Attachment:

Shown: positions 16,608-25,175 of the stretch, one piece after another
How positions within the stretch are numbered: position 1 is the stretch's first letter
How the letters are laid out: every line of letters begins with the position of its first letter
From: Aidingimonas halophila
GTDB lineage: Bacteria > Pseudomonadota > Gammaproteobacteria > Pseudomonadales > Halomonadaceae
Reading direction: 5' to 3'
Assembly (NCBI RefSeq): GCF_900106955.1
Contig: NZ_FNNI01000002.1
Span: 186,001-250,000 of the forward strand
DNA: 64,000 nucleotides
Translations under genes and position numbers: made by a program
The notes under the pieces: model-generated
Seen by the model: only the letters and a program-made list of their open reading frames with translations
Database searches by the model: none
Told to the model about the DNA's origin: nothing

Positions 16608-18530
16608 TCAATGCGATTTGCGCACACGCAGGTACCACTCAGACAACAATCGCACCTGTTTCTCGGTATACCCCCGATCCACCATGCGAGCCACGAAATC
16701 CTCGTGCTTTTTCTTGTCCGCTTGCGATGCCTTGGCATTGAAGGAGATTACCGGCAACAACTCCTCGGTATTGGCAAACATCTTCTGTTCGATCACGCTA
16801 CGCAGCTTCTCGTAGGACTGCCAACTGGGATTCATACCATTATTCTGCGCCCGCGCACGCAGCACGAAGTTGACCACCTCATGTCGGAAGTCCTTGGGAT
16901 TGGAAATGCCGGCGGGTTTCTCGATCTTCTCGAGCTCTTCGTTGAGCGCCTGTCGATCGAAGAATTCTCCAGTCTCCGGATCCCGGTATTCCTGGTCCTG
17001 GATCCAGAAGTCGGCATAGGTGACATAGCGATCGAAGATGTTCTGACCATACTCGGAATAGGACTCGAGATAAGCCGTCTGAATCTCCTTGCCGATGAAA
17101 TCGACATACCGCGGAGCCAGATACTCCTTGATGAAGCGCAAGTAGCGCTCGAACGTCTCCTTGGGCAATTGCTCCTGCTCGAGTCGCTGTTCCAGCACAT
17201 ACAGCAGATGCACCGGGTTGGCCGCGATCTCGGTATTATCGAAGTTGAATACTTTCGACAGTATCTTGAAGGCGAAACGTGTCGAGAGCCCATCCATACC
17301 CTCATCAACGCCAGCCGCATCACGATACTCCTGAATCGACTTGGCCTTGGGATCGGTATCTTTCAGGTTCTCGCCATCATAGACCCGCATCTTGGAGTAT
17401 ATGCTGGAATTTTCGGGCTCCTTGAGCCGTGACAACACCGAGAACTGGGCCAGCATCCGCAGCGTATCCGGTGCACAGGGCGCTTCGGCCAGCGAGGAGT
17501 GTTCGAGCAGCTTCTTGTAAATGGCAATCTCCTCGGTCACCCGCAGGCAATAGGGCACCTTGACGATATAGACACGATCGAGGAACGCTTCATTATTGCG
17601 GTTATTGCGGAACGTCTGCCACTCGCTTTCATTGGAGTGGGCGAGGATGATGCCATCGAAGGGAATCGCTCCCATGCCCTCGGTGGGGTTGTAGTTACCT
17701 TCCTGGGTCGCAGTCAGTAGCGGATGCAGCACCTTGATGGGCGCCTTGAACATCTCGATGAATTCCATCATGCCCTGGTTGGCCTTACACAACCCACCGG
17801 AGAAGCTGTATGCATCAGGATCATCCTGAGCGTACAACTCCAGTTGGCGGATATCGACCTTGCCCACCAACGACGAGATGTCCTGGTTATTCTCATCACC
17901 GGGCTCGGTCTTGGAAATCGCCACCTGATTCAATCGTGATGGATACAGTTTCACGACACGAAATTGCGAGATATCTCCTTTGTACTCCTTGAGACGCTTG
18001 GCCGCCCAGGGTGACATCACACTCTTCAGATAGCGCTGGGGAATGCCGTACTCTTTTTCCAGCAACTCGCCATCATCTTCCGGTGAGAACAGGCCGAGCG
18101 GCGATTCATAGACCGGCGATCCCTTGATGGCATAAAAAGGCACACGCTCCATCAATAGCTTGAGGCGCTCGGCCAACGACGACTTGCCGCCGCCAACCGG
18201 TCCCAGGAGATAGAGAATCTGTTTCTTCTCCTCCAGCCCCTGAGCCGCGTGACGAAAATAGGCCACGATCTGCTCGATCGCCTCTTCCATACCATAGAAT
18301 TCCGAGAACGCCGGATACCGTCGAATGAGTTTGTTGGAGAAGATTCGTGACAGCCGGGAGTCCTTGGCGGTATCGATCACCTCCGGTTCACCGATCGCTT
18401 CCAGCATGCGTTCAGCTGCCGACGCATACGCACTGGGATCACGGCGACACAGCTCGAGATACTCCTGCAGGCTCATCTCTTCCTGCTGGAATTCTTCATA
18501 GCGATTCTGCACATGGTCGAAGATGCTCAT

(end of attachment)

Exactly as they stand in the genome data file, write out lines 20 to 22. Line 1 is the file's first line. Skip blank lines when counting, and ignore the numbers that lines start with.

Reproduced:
16901 TGGAAATGCCGGCGGGTTTCTCGATCTTCTCGAGCTCTTCGTTGAGCGCCTGTCGATCGAAGAATTCTCCAGTCTCCGGATCCCGGTATTCCTGGTCCTG
17001 GATCCAGAAGTCGGCATAGGTGACATAGCGATCGAAGATGTTCTGACCATACTCGGAATAGGACTCGAGATAAGCCGTCTGAATCTCCTTGCCGATGAAA
17101 TCGACATACCGCGGAGCCAGATACTCCTTGATGAAGCGCAAGTAGCGCTCGAACGTCTCCTTGGGCAATTGCTCCTGCTCGAGTCGCTGTTCCAGCACAT